If you already have any plants, put them in their pots now, or bury them with their roots in the mud. They should take into the mud within a few days and grow very well with the rich nutrient content This looks really messy, I know!! I planted Elodea, Bull Rushes, another type of pondweed and these other two marginal plants. On the picture you can see reeds but I actually removed these for now. Over time, creases in the liner will disappear.

The best part! Fill it with water. You can use tap water, but if you can use rainwater then do so as it has less nutrients for algae to feed on. The creases do tend to lessen at this point. It looks awful! The mud has clouded, and needs a few days to settle and clear. I added some floating plants which need better placing. Don't trim off the excess liner yet.


 Done- well, almost! I got some stones to put around it to make it look nice. I put lots of compost in the water to make the bottom muddier. I planted the reeds into the stones. I left an edge between the stones to allow easy access for frogs and for birds to drink (prevents them entering the pond). I put compost under the stones and on the edges. The compost has floated as seen but soon sinks. Now I need the water to clear, I need to cut down the excess liner, and wait for the plants to grow stronger and expand. Soon, I will go to a local pond to collect some pond water to kick-start the bacteria. As soon as the pond has matured, I will get some more pictures on!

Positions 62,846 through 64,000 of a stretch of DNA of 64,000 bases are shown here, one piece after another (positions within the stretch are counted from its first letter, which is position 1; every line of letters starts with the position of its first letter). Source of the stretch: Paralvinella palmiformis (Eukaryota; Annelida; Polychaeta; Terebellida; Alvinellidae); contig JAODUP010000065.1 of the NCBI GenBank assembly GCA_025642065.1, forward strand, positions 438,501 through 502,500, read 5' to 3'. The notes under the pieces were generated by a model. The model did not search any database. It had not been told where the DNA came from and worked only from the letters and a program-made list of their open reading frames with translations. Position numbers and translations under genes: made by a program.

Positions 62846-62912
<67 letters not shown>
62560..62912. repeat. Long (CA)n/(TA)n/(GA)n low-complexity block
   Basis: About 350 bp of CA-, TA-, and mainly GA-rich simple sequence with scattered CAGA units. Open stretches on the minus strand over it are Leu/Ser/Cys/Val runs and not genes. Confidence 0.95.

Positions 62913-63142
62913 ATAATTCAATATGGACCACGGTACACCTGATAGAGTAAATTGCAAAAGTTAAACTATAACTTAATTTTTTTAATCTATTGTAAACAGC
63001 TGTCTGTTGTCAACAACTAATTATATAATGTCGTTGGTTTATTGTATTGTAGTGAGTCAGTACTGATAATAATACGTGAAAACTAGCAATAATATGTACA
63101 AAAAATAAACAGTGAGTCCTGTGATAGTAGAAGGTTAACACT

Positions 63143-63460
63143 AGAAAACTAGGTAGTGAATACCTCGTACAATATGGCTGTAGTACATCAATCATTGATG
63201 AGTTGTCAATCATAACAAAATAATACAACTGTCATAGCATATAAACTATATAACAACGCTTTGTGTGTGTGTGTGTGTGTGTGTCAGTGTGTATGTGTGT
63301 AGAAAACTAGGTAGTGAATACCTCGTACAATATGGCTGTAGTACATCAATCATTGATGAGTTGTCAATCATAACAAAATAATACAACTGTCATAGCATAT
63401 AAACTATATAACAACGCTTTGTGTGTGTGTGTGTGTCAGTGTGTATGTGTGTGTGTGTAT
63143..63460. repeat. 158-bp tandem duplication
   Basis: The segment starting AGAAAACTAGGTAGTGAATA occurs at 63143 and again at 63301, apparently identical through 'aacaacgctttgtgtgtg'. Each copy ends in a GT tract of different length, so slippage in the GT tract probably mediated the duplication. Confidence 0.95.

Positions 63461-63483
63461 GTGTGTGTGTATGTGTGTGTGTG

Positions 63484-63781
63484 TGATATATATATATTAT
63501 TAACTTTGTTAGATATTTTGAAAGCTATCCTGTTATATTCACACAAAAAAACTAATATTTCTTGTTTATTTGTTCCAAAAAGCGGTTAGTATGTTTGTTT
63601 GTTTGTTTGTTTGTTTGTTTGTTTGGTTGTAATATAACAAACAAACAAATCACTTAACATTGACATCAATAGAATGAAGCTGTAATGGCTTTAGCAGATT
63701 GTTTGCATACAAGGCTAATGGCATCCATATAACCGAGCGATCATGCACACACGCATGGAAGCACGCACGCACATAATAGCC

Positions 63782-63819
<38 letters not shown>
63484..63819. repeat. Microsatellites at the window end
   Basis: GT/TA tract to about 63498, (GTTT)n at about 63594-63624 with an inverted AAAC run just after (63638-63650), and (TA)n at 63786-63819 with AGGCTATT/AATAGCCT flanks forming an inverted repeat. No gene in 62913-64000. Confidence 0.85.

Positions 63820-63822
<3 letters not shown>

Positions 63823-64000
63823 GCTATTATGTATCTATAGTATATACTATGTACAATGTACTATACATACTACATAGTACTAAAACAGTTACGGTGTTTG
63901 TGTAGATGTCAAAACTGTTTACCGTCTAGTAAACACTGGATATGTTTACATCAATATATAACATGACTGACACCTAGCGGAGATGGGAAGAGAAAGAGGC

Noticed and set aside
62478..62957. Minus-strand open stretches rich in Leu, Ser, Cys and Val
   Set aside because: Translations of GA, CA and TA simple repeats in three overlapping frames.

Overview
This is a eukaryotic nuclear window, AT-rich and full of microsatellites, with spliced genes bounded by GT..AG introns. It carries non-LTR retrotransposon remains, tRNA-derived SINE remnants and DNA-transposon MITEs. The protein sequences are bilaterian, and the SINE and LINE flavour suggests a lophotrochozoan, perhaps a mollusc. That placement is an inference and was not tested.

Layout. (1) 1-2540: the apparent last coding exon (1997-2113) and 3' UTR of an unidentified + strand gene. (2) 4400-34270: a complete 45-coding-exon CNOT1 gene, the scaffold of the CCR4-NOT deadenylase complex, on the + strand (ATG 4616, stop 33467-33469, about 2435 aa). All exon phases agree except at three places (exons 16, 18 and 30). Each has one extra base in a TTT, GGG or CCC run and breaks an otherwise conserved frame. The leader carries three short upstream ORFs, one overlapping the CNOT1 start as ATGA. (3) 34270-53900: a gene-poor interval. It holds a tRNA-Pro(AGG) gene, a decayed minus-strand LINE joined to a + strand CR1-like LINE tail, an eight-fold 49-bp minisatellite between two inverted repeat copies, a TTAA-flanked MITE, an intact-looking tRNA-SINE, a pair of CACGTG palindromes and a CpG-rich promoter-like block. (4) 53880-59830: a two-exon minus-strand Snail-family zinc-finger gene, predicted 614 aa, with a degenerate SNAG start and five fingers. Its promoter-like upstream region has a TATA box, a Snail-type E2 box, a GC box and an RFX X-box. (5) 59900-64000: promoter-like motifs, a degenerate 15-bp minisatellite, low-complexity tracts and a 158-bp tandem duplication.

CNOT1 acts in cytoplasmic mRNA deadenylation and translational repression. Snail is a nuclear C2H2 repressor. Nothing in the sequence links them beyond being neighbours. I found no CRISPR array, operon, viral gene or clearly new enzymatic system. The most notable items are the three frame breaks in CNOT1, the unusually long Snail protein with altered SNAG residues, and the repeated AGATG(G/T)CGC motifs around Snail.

3 Months Later...

A few months on. Everything has grown well, especially the bull rushes, and frogs are in it nearly every day! I am expecting tadpoles next year as it is well past the frogspawn season!

Please note:

This may not be the best way to create a wildlife pond, however, I have very well draining loose earth as the pond is built on raised ground therefore I had to use a liner to avoid rotting on the wall supporting the ground. A wildlife pond really just needs clean natural water in a reasonably shallow hole with a lot of vegetation surrounding it. I can assure you this wildlife pond will last for a long time and will certainly attract wildlife such as frogs, toads, newts and birds to your garden, and will give them a safer place to breed. Make sure you keep an eye out for algae in summer and make sure it is not swamped by weed. Floating a small stack of barley straw on the surface will help combat algae.


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Established by Alex Staniforth February 2009